So rather than a discussion of "where did that monster come from", follow their HP book reading with a book of Greek myths, for instance, and they can work out the derivation themselves

- That's great - how many kids are doing that?

I grew up playing Dungeons and Dragons and other RPCs. I, and a few friends (maybe 2 or 3) took what we learned from the games and did further research in the world of mythology, arms and weapontry and general middle ages history. Most of the dozens of the kids we played with barely even read through all the books connected with the games.

That is the responsibility of parents and teachers - to show and encourage. my dad didn't hand me any answers - he helped me find them or figure them out on my own.

-----------

By the way - I'm not offended, but I don't really appreciate people reading into my comments. Please do me the courtesy taking them at face value and if you don't understand something, ask for clarification. I doubt that Harry Potter would do that.


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Subject: RE: BS: New Harry Potter Film (Prisoner of Azkaban)
From: Stilly River Sage
Date: 02 Jun 04 - 08:29 PM

Blackcatter, there are wizards and muggles and house elves and goblins and snakes and giants and ghosts and centaurs and spiders--all would constitute at the very least different types that have the equivalent of races (in that they all speak and think and interact as they do with the wizards). Harry's slight romantic interest in the fourth book is a young woman wizard who is Asian.

Class vs Race are often confused with each other, and that might be the case here. We aren't generally told what the race of the various characters are, but we are given clues as to where in society they fit. If race is presumed based on class, then the reader is doing much of that himself. Not all readers will bring the same interpretations to the levels of income and the races.

What do you think was "read into your comments?" They were responded to in an open and frank manner. Clearly there are differing views of the quality of these books and the interpretations of the stories and characters therein.

On a note related to your comments on reading mythology as a source of monsters, I found a wonderful little book in the remainders at Half Price Books recently. It is called It's Greek To Me!--Brush Up Your Classics (HarperCollins, 1991) and it gives wonderfully concise descriptions of many stories and creatures and ideas that have made their way into modern times from ancient Greek myth and philosophers. It's by Michael Macrone, who was teaching English and Western Civilization at UC Berkeley at the time he wrote this.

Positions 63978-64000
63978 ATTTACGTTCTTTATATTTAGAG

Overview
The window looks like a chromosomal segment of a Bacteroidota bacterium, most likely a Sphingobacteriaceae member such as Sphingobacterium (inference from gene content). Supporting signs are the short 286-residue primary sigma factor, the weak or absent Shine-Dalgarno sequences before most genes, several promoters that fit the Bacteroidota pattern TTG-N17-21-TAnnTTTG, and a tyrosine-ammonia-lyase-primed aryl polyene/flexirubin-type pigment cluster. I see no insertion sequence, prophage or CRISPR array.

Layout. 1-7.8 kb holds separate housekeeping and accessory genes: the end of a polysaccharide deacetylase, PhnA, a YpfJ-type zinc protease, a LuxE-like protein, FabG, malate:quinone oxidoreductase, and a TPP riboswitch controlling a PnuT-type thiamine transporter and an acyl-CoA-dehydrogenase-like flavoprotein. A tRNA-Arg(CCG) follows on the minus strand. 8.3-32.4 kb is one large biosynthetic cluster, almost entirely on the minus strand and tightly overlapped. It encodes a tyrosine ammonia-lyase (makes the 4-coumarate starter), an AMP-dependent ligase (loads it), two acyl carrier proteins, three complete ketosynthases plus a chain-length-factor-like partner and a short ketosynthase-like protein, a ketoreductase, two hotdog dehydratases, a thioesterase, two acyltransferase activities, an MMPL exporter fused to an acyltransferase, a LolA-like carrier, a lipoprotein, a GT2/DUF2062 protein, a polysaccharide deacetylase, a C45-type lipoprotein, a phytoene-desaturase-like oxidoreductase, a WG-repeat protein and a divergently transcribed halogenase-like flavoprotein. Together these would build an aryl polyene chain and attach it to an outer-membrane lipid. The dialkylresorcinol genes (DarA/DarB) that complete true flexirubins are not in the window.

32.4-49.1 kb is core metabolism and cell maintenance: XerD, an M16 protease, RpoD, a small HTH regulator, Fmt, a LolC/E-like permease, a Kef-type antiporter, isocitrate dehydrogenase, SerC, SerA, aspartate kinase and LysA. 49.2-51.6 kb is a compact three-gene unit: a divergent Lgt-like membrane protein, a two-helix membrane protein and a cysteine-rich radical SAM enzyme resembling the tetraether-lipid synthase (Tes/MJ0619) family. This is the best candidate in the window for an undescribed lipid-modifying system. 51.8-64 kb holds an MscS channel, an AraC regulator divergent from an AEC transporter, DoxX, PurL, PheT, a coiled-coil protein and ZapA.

SRS


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Subject: RE: BS: New Harry Potter Film (Prisoner of Azkaban
From: Blackcatter
Date: 02 Jun 04 - 09:05 PM

Well not to bea a dead horse, but are you associating the various trolls, elves, goblins and the like as being an acceptable substitution for real humans who aren't caucasian? I wonder how all the non-white people living in the U.K. would feel about that?

I said in my original post - "middle and upper-middle class." You left out the "middle" in your response. You seemed to assume that I meant all fantasy in my statement. I'm sorry if that wasn't as clear as I hoped, but the connection with sit-coms is still a valid one - there are good, substantial and ground-breaking sitcoms, but I doubt that most people who watch Friends will be interested in anything more than the fluff type.

Grab seemed to think that I was suggesting that we should make kids read stuff that they wouldn't like or is above their heads. I didn't say that and never meant to even imply that. He at least says "If you think fantasy is fluff . . ." yet he goes on to say "For fantasy, think of HG Wells, CS Lewis, JRR Tolkein, Aldous Huxley, etc, and then dare to say that fantasy is all just fluff..." Which seems to imply that I am not aware those authors. He also seems to thinks that my dad primarily handed me answers to all my questions, which he did not.

Of course I could be wrong. If so, I apologize. But I do take people's statements at face value. But your response started with the "wet blanket" statement even though I was attempting to enter into a serious conversation. I didn't mean to offend and you didn't offend me, but I didn't really appreciate that comment.


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Subject: RE: BS: New Harry Potter Film (Prisoner of Azkaban)
From: darkriver
Date: 03 Jun 04 - 12:49 AM

Blackcatter,

I respect your opinions, and see the merit in your argument.

However, (you could tell there was going to be a 'however', yes?) I think that you are not giving these books credit for what they are, and are perhaps criticizing them for what they are not. IMO, the HP books fit squarely within a tradition--maybe two or three traditions, and the limitations of the books are the limitations of the genre. Great literature it's not, so the genre is probably not remade or transcended, but why belittle what is there?

They're a Bildungsroman--foundling grows to find his path in the world, finding substitutes for parents he never knew, stumbling through what's offered, and beset at almost every turn with moral choices to make--set in the framework of a traditional Brit public school. Within those limitations, I think Rowling has provided some very witty and thoughtful variations on the traditional themes.

I have read the books with pleasure (and sometimes with irritation). Sometimes the pleasure is private, such as my understanding of the overtones of the names of the magician characters, or the names of the spells, and sometimes more public, in my enjoyment of my children's enjoyment of the dialogue or action. My irritation is sometimes due to the limitations seemingly placed on some characters and relationships--and in my mind this is the weakest part of the series--but I have some hope that perhaps Rowling is going to surprise us, and go somewhere with these relationships. The events in the fifth book, about Harry's father being a conceited bully and about Snape's humiliation, hint at a possible line of development that may transcend the initial limitations--which would be a lot more profound than the initial impression we've been given.